"These tests can only serve to increase tensions in an already volatile region," Mr. Clinton said in a statement.
"Both India and Pakistan need to renounce further nuclear and missile testing immediately and take decisive steps to reverse this dangerous arms race," he said.
U.S. intelligence confirmed that Pakistan tested a nuclear device Saturday but said its explosive yield was smaller than claimed and reported no signs that either India or Pakistan plan further weapons tests.
"Our information points to more like two kilotons and a single blast," said a U.S. official Saturday. Reports out of Pakistan were that the weapon was 18 kilotons, or almost the same strength as the weapon the United States dropped on Hiroshima in 1945.
The Clinton administration, trying to prevent a "horrifying conflict" between two new nuclear powers, is enlisting leading member states of the United Nations to pressure the feuding South Asian neighbors to stop atomic weapons development.
Secretary of State Madeleine Albright was arranging a meeting next week among foreign ministers of the five permanent Security Council members to discuss the crisis, State Department spokesman James P. Rubin said Friday.
The Council - whose five permanent members are the United States, Russia, China, Britain and France - expressed concern Friday over "peace and stability" in the region. The body also deplored Pakistan's tests - as it did India's two weeks ago - and called on both nations to sign nonproliferation and nuclear test ban treaties.
Rubin acknowledged U.S. and international influence over the rival neighbors is "very limited." India and Pakistan have fought three wars, including two over the northern territory of Kashmir, and appear headed toward an open nuclear arms race.
U.S. spy satellites captured final preparations for Saturday's test and its aftermath at a remote site in western Pakistan, about 100 miles from the Chagai Hills site where Pakistan reported conducting five nuclear tests Thursday.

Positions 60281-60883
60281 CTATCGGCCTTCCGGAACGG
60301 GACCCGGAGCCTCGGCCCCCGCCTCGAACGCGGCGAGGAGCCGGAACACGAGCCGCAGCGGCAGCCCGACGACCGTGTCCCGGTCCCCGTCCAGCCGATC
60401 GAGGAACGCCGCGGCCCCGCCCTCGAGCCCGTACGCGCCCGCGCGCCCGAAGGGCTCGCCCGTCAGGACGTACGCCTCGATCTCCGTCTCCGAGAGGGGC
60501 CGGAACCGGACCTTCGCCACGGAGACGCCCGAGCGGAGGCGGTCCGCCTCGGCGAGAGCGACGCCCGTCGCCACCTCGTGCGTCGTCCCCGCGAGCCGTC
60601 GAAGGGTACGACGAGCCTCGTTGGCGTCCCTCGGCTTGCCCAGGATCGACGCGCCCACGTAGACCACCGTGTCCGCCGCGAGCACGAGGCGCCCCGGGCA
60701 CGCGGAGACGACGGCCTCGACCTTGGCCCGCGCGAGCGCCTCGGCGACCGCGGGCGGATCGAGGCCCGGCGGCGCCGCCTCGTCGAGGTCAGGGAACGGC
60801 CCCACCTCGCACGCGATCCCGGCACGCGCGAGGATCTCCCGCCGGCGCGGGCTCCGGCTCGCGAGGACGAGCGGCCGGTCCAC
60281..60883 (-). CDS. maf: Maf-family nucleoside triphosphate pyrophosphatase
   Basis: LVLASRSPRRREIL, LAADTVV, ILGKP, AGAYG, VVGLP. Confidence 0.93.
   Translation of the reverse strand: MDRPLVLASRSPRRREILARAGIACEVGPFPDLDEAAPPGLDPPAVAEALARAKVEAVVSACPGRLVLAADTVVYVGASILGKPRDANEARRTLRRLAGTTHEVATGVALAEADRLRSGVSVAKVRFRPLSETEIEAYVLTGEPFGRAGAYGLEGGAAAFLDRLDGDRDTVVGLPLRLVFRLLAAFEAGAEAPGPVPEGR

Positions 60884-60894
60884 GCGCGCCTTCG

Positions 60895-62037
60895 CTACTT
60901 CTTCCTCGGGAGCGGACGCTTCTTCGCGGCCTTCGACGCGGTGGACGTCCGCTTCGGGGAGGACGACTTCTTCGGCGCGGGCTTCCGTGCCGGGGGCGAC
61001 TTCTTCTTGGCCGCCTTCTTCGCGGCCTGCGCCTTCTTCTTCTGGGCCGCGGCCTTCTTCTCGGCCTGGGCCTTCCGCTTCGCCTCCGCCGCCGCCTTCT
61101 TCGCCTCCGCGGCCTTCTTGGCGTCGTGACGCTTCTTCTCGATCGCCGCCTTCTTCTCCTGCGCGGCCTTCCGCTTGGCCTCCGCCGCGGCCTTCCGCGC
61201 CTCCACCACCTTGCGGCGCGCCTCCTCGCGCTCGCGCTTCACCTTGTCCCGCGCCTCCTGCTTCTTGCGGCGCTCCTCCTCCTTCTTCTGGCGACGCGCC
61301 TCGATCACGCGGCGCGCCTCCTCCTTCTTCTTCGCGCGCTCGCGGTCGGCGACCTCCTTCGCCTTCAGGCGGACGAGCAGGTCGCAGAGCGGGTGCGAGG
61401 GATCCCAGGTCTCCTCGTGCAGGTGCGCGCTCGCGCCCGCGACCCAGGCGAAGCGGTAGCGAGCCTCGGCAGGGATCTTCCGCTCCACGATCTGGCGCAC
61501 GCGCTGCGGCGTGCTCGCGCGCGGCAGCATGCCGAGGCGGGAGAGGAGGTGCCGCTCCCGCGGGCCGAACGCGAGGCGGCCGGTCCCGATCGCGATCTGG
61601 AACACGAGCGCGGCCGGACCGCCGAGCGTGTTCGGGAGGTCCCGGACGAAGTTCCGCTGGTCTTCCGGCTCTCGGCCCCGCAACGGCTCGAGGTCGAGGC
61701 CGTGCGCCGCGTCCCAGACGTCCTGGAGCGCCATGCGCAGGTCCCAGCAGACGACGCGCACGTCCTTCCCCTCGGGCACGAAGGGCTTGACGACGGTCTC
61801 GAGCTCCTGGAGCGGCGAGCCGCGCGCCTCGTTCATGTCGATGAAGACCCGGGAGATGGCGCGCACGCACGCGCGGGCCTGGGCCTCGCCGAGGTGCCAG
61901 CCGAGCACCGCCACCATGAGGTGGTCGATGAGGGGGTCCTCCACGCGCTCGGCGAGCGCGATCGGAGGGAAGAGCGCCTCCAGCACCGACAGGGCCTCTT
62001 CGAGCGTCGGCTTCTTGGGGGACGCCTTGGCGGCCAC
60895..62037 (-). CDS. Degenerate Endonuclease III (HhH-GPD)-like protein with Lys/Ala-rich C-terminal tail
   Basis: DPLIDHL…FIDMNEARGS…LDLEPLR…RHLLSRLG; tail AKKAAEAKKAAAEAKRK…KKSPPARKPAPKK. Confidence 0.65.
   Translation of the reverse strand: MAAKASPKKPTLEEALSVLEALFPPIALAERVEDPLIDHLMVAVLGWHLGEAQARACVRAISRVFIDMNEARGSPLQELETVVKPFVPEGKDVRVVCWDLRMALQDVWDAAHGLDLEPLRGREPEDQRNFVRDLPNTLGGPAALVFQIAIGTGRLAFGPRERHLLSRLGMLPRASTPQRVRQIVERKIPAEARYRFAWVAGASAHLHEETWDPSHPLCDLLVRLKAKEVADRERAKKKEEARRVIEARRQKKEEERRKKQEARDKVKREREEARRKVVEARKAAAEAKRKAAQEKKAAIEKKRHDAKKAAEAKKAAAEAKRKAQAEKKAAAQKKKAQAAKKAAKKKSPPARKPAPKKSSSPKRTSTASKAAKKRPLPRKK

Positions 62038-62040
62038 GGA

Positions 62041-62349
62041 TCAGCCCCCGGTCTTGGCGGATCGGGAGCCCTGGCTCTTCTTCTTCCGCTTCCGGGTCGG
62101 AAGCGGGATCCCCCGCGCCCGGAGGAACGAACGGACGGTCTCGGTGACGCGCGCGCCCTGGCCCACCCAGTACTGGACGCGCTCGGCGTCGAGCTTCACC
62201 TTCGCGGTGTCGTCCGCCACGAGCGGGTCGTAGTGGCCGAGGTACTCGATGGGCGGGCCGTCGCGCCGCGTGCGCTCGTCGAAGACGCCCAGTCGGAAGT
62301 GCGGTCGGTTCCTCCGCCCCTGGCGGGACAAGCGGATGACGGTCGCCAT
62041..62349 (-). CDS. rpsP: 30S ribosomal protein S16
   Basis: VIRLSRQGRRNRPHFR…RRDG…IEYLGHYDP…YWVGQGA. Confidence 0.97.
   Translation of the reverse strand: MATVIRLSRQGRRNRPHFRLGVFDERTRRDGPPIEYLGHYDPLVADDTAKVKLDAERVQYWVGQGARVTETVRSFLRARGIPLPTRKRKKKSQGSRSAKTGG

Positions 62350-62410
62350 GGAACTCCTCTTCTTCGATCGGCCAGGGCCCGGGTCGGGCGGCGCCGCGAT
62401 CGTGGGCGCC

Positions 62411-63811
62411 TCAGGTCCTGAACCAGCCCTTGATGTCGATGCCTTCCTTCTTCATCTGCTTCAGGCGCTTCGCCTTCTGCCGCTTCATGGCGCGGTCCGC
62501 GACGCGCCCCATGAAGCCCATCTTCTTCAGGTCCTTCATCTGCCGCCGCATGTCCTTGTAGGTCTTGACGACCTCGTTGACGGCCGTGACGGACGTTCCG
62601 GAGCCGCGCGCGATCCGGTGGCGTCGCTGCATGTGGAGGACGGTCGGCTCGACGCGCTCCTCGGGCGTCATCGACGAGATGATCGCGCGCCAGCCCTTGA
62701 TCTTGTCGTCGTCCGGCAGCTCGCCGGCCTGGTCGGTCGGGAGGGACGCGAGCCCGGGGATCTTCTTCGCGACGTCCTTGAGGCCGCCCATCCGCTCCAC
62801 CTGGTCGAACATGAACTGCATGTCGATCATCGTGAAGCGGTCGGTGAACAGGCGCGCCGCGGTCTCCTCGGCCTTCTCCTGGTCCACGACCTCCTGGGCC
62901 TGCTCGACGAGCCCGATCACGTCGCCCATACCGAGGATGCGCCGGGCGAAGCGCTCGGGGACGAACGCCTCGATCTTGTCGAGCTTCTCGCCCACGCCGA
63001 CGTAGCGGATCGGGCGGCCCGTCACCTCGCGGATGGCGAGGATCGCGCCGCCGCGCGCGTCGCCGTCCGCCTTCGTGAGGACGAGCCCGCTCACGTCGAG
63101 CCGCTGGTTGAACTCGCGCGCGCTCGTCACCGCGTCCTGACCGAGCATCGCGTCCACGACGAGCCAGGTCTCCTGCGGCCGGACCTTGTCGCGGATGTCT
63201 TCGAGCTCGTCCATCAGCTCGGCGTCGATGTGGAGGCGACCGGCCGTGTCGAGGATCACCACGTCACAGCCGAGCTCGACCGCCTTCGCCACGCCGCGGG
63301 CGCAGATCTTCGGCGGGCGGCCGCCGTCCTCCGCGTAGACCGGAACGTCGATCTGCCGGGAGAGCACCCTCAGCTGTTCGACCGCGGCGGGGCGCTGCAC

"They have said this completes their testing. For the moment, we don't have any reason to disbelieve them," the U.S. official said. He made the same observation about India.
President Clinton and U.S. officials, through telephone calls and personal diplomacy, were unable to stop the nuclear tests.
Mr. Clinton imposed stiff sanctions on India, cutting all but humanitarian aid and imperiling international loans. Sanctions the Mr. Clinton administration must impose on Pakistan under U.S. law will block any renewal of U.S. military and economic aid and jeopardize a $1.6 billion loan from the International Monetary Fund.
As a condition for lifting sanction, the president said the two countries should sign the Comprehensive Test Ban Treaty (CTBT) and turn their backs on nuclear weapons programs.
Senate Majority Leader Trent Lott, R-Miss., said he supports sanctions, but criticized the administration's push for the test ban treaty, which hasn't been ratified by the Senate.
"The CTBT will not enter into force unless 44 countries, including India and Pakistan ratify it. That is not likely," he said.
Written by Laura Myers